“Hello, Val. How're things?”

“We're going great guns here,” he said as he began to pull a pint. “I'm
a hotel right next to the pub. Just waiting for the local authority to grant approval. Sure to get that now—the way is clear. You need more than just a pub these days, you know.” He looked over my shoulder. “Is Rupert with you? Rupert Lanchester,” he said to the room in general, puffing out his chest. “He's a great friend of mine, you know. Drops in quite often.”

Val had always been a bit of a boaster. “Have you seen Rupert?” I asked.

He picked up a glass and studied it in the light before he began polishing. “I have—he was in just the other day. Let me see now—I believe it was yesterday. Rupert's always stopping,” Val said again to the unresponsive room, “just one of my usual customers.” He turned back to us. “I had barely unlocked the door at eleven o'clock, and there was Rupert.” Val leaned over the bar. “I say, Julia, he looked a bit weary. I know it's been a tough time for him and you, with your mum and all.”

“Was he here today?” I asked. “Did he go to Marshy End?”

Val's eyes flickered past my shoulder to the door, as if he expected Rupert to walk in at that moment. “No, I didn't see him today.”

“Are you sure? He could've stopped while you were away from the bar.”

Val barked a laugh. “I'm never away from the bar. Now, what can I get for you?”

I sighed, and Michael, who had stood still beside me, stirred. “We'll have two pints of Broadside,” I said, “and could you do us a couple of toasted cheese sandwiches?”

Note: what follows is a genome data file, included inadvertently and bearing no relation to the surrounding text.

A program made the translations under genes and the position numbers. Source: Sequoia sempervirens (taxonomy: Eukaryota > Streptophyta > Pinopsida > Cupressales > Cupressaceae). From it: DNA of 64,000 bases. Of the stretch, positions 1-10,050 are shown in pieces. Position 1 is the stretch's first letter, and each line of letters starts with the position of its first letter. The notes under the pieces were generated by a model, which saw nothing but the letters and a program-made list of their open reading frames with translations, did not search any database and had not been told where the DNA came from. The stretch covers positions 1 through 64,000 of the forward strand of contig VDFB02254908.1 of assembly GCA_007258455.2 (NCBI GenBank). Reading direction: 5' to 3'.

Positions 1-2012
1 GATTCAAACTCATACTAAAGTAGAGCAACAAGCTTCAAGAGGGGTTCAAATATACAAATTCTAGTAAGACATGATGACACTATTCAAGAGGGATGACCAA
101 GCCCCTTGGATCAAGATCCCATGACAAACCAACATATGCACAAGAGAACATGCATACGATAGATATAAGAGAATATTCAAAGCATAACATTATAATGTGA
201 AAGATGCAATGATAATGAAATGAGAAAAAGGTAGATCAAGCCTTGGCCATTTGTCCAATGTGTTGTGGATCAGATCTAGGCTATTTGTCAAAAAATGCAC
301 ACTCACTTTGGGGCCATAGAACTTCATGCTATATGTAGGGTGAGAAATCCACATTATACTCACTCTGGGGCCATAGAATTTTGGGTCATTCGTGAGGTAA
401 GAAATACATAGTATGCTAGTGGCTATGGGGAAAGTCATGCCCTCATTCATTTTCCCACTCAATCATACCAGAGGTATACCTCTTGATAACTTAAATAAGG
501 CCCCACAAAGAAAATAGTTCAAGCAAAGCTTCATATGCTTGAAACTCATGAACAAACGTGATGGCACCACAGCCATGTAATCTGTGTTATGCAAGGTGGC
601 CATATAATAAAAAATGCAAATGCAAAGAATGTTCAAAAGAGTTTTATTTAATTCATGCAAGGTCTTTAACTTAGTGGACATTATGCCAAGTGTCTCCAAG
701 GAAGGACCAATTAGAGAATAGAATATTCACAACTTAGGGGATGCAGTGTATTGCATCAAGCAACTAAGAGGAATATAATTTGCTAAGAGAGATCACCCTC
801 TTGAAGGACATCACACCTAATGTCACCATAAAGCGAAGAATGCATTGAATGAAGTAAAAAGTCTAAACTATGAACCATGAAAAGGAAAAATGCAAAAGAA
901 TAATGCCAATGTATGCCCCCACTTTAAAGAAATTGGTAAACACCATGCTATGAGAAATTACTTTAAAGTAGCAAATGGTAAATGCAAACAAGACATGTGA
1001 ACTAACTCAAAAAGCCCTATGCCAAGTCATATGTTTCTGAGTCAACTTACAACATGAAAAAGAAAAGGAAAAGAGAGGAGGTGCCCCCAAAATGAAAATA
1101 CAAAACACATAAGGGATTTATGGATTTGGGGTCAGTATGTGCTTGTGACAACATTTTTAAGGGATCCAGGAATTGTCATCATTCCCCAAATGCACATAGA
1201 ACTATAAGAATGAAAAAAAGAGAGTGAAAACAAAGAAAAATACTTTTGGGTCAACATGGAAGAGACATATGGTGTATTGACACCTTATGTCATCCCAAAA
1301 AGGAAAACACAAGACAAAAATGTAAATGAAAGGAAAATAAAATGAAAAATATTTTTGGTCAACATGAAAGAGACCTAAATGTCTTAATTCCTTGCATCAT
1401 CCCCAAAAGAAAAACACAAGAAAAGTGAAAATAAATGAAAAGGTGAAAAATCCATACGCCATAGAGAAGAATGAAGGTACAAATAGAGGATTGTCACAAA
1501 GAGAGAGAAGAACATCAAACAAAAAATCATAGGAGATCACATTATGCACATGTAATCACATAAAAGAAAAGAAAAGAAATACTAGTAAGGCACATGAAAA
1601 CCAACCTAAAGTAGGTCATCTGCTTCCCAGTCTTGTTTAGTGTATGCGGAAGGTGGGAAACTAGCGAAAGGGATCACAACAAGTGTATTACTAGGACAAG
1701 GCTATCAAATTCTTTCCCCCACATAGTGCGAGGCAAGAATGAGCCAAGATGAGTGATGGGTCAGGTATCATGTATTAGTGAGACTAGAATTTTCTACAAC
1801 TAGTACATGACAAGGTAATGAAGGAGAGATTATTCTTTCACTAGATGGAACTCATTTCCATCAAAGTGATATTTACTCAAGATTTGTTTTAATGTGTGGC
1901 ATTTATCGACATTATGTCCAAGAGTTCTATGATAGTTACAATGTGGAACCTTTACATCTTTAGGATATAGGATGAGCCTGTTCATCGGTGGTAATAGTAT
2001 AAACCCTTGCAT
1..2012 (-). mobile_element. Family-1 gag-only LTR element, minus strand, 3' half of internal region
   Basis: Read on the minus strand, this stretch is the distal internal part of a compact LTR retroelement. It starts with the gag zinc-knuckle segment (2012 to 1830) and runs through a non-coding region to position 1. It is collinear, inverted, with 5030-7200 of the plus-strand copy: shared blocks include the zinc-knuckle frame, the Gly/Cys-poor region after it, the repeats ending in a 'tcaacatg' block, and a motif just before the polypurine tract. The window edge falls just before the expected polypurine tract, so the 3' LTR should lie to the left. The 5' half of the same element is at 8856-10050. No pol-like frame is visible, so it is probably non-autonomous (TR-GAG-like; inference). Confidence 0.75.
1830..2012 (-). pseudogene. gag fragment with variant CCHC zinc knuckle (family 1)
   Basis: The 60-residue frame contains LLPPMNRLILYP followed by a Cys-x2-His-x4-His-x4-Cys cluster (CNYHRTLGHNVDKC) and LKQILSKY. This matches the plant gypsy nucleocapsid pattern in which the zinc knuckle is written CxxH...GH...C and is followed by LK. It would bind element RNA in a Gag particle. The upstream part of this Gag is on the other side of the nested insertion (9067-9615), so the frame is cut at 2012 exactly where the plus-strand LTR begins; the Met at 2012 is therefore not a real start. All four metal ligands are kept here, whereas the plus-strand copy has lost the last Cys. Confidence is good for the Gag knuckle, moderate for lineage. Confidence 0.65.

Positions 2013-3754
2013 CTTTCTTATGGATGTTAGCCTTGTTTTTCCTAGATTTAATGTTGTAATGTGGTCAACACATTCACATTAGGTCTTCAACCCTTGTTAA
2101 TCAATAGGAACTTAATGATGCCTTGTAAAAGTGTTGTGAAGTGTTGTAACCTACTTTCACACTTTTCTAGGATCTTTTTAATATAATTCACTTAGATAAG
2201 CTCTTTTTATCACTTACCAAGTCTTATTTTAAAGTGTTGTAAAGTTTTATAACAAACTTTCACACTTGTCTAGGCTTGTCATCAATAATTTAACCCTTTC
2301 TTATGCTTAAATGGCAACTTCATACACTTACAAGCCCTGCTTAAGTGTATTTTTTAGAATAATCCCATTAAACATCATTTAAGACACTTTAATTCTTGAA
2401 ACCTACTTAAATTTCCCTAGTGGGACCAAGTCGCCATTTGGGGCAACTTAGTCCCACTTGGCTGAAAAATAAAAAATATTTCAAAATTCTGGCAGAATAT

“I will indeed,” Val replied.

It was a while before the evening crowd arrived, and we were spoilt for seating choices. I headed to a small round table in the further room.

“You've the magic touch,” Michael said.

I shrugged off the compliment. “They're only toasted cheese sandwiches. Too bad we weren't here earlier—the Sunday roast is not to be missed. Val keeps his own pigs in the field below, and that's what he serves here.” The Cairn was our local pub from Marshy End, for both the production team on the show and our family. It felt a bit like home.

“Locally sourced food and drink are selling points these days. Not many publicans can boast that,” Michael said. “He should add a veg patch—he'd draw in the real-ale crowd as well as the slow-food customers.”

“And it's popular with birders,” I said, seeing the Cairn in the new light of my life as a tourism manager. “Below the pub is the pig field, and then a small wood, and on the other side of that is a fen. There've been a few rare sightings there.”

Michael raised his eyebrows in response. “Your friend Val shouldn't miss such a great marketing opportunity.”